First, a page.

Chapter 1 Spreadsheet Basics

Chapter 1 Spreadsheet Basics - CHAPTER 1 SPREADSHEET BASICS...

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CHAPTER 1 - SPREADSHEET BASICS This chapter contains general information about spreadsheets and the spreadsheet software package Microsoft Excel 2010. Spreadsheet applications are used extensively in industry to analyze data, create balance sheets, prepare budgets, and keep track of other information such as project costs, inventory, etc. This chapter will explore the basic concepts of using a spreadsheet and briefly introduce some of the features found in an Excel workbook. Subsequent chapters will cover additional tools and develop an understanding of how Excel can be used as a problem solving tool. BASIC FEATURES OF AN EXCEL 2010 WORKBOOK THE WORKSHEET: Page 1
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As seen in Figure 1 spreadsheet is a work area composed of columns and rows . The intersection of a column and row is referred to as a cell . Each cell is identified by an address which indicates the column and row in which it resides. Columns are named by letters (A,B..Z, AA,AB..AZ, BA,BB..BZ etc), and the rows are named by numbers (1,2 ….1048576). The cell address first lists the column name and then the row name. So the cell in the first column and first row has the cell address A1 and the cell in the third column second row has the cell address C2. To enter a value or formula, click on the cell where you wish to place your entry and type. This selected cell is referred to as the active cell . The contents of the active cell will also be displayed on the formula bar which is located directly above the column headings. A single Excel file may contain many spreadsheets, which are referred to as worksheets . Together, these worksheets comprise an Excel workbook file. The tabs at the bottom of the Excel window list the worksheets in the workbook. The worksheet you are currently using is referred to as the active worksheet. The active worksheet tab appears highlighted. To reference cells on different worksheets in a workbook place the worksheet name in front of the cell address. So a cell that is on sheet 3, in the second column third row would be referred to as Sheet3!B3. Note the use of ! to indicate a sheet name. When referring to a cell on the active worksheet the sheet name is not required. A worksheet can be renamed by right-clicking on the tab and selecting Rename . A worksheet’s name can be Page 2 Figure 1 The Parts of a Worksheet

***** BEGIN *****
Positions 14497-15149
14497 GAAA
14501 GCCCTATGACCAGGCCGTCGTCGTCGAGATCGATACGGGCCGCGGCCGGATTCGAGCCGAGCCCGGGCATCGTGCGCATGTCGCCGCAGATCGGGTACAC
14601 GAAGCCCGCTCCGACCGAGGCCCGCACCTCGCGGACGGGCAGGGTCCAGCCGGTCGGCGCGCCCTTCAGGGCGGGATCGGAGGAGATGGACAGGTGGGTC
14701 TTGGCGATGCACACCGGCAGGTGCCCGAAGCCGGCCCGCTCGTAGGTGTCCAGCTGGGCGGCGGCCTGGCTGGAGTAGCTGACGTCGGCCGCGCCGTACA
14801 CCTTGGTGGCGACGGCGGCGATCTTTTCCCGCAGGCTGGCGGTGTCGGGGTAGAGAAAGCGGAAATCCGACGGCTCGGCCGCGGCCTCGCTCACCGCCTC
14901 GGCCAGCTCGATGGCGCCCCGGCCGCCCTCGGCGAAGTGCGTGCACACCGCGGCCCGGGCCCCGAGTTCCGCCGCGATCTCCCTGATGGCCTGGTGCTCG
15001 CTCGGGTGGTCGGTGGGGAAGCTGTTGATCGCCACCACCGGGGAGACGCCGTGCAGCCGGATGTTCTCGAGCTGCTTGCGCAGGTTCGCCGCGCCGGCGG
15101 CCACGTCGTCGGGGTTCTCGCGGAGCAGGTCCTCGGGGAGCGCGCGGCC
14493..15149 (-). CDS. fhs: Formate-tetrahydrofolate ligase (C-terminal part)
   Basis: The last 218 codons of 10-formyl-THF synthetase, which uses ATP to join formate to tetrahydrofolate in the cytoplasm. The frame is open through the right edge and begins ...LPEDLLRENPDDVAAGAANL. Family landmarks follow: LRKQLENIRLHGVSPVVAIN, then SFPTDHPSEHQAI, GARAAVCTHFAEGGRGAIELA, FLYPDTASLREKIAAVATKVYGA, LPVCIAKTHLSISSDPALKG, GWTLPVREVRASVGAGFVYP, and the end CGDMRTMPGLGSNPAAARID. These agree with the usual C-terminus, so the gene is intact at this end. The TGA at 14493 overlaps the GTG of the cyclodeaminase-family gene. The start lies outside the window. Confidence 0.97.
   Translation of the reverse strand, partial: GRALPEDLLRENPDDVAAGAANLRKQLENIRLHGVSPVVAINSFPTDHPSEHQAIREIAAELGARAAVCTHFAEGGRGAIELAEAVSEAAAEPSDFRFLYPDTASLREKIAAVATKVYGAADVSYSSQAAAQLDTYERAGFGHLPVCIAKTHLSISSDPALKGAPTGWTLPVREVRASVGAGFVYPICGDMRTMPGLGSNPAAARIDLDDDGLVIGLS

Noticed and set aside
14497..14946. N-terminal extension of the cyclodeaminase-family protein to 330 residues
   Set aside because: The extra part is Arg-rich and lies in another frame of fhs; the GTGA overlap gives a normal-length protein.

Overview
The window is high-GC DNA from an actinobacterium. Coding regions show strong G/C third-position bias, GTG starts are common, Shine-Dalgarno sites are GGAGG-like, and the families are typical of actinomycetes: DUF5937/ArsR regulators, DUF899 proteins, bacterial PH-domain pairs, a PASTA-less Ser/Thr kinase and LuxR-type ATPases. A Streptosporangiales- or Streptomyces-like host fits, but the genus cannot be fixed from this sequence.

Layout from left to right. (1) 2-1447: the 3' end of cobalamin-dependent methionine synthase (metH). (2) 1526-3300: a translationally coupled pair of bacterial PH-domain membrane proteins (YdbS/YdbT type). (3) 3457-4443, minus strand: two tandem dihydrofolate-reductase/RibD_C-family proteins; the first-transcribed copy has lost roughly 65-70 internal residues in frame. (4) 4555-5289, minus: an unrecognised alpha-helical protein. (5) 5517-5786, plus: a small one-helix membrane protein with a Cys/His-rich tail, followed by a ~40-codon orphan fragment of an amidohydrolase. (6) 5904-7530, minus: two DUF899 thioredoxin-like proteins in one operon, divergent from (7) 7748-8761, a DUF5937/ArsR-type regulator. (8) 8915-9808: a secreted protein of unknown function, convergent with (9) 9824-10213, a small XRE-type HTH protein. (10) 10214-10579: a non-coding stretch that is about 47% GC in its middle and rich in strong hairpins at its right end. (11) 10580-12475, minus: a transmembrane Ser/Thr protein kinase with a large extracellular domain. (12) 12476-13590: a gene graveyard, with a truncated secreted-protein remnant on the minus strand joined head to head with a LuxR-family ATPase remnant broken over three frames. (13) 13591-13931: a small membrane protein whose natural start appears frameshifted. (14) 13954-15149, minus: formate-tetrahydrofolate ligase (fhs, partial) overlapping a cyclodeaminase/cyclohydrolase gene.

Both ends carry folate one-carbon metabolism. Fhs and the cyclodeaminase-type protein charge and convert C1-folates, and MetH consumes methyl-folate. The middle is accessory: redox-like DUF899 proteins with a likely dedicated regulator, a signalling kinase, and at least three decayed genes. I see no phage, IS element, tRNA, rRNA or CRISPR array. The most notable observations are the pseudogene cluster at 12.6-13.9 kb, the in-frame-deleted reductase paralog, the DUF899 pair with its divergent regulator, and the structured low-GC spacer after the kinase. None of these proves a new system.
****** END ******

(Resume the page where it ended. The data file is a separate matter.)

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almost any text string ( e.g. data, Financial Summary, January, etc.). In addition, worksheet tabs can be colored or reordered, and worksheets may be copied or deleted. NAVIGATING THE WORKSHEET: The easiest way to move from one cell to the next is to use the mouse pointer and click on the desired cell. The up, down, left, right arrow keys on the keyboard can also be used to move around the worksheet one cell at a time. However not all worksheets are as simple as the one seen in Figure 1. The window displays columns A through N and rows 1 through 19. What if your worksheet required more than 15 columns or 19 rows? To view rows 19 and above on the screen use the Vertical Scroll bar on the right side of the worksheet window or the down arrows on your keyboard.
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